The Basics

Constructing your first Power App – before you start

It is a bit like putting a roof on a house then wondering whether the foundations will hold it up – you need to construct your foundations to allow for the things you might want to do in the future.

You have opened your new shiny new O365 box and had a look inside. You have purchased an E3 licence as you do not want the additional expense of premium features and are now wondering what you can do with what you have. The answer is quite a lot and quite easily if you construct your data properly and this this blog is aimed at users falling into this category.

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Starting your app – good practices

Now you have read my blog on Data Structure and have a great one in place, you are ready to get in and construct your app. You have put in a gallery and a form and are ready to write some code. What else do you have to do?

Firstly, planning to lay a foundation for your app, you need to know “where everything is”. You will have to refer to all of your controls (screens, galleries, forms, controls) constantly in your code. You are assisted in this endeavor by the built-in IntelliSense function, which “predicts” what you might want to type and displays it in a panel below where you are putting your code. Although this does not write code for you (and you can certainly put in values that are not what you are trying to do), but it does show you all the valid values that might apply at that stage of the code. Why am I mentioning this in particular – because you need to be able to start typing in a value you will already have an idea on what it is. 

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Power Apps Controls and their References

When you start your Power Apps journey and start working with controls and their inputs and output references, there is a lot of confusion and misunderstanding that can be quite easily alleviated, saving you both time and potential errors.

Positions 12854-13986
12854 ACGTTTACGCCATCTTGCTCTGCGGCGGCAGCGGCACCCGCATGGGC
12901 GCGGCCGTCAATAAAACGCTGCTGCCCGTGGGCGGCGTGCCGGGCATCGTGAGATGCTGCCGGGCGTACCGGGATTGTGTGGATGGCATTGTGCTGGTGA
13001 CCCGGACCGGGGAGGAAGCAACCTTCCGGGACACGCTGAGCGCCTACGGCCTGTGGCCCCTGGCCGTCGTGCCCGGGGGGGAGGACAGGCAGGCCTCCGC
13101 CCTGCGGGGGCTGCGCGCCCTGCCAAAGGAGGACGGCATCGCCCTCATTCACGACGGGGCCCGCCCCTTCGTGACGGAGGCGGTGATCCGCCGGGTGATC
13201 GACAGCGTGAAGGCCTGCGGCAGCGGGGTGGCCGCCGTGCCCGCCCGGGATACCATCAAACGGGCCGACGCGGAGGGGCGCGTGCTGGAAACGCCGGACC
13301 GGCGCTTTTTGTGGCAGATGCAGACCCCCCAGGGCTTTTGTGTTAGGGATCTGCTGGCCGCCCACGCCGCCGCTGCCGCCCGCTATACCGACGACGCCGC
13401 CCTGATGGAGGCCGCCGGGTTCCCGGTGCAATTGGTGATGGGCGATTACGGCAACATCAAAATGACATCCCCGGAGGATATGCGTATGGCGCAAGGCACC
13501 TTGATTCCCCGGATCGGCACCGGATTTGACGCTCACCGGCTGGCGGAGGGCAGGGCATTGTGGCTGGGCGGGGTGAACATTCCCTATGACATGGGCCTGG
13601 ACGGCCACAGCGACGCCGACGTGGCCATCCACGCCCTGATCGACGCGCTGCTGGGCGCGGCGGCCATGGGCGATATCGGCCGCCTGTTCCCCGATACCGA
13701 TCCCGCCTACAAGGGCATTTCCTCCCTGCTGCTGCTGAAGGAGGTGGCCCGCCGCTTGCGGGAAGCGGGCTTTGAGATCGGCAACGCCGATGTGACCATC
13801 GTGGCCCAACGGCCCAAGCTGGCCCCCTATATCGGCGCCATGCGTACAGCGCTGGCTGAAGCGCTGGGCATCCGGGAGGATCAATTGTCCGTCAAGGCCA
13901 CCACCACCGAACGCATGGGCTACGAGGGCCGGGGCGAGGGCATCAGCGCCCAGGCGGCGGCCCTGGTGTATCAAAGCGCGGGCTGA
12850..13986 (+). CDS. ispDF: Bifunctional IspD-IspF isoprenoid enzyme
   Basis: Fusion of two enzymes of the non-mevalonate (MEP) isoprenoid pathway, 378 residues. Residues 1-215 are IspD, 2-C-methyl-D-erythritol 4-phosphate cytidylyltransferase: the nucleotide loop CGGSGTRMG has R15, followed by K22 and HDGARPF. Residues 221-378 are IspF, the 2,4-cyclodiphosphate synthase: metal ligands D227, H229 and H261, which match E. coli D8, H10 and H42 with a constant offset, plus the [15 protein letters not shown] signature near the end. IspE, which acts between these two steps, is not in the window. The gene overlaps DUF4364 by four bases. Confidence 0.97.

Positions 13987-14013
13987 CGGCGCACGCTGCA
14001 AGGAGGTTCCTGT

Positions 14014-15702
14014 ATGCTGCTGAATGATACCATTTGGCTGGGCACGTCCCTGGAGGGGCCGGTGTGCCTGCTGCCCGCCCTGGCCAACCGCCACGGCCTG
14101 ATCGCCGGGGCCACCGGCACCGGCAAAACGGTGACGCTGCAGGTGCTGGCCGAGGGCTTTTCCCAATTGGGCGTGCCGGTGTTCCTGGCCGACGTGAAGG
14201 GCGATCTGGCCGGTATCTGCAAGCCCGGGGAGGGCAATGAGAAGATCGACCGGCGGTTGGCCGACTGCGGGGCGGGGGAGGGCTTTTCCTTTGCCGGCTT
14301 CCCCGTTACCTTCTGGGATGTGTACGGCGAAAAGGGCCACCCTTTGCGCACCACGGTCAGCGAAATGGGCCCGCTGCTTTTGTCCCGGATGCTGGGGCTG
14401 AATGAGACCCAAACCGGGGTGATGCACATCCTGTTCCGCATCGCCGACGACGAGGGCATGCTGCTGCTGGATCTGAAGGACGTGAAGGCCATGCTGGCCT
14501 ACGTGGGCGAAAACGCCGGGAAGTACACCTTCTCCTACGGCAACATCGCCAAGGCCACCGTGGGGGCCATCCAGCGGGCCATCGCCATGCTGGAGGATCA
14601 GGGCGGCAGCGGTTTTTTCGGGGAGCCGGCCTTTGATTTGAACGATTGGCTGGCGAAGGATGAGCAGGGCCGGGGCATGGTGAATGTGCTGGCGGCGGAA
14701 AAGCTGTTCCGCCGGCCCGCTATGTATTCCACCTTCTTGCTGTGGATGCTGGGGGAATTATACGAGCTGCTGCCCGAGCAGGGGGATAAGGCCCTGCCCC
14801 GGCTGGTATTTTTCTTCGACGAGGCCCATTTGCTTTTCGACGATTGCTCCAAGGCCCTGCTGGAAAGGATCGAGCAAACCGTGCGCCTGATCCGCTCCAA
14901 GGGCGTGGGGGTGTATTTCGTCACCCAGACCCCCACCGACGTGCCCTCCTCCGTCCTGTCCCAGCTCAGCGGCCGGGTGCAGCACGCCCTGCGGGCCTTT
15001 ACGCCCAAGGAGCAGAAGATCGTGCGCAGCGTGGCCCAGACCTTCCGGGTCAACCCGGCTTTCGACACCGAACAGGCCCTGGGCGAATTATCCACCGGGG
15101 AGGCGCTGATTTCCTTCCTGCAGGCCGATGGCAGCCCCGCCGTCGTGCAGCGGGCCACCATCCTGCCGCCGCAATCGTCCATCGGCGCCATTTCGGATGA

Initially, you had probably “left them alone” with the settings Power Apps provides when they were created, used SubmitForm() to save the data and all worked exactly as you expected. Now you are needing to refer to them in code and possibly change the settings in the control itself to meet your needs. All of this should not be overwhelming if you take a little time to understand a few basic things.

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Basic debugging and error tracing

When you are building your app, putting in some code and see the “red squiggly lines” appearing under it, you immediately start thinking “what have I done wrong”. There are many forum posts with these types of questions that can be easily solved with a bit of investigation and knowledge of where to look for the issue.

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Filters – combining multiple criteria

Filters use various criteria to “dissect” a data source returning the records required, generally for a gallery, collection or other data gathering exercise.
Simple Filters will generally refer to a Control (drop-down/combo box) where the selected value needs to match a field in the data source.
In this exercise, the model below is based on a simple data source (a list of PC Devices) with two combo box controls and a text input.

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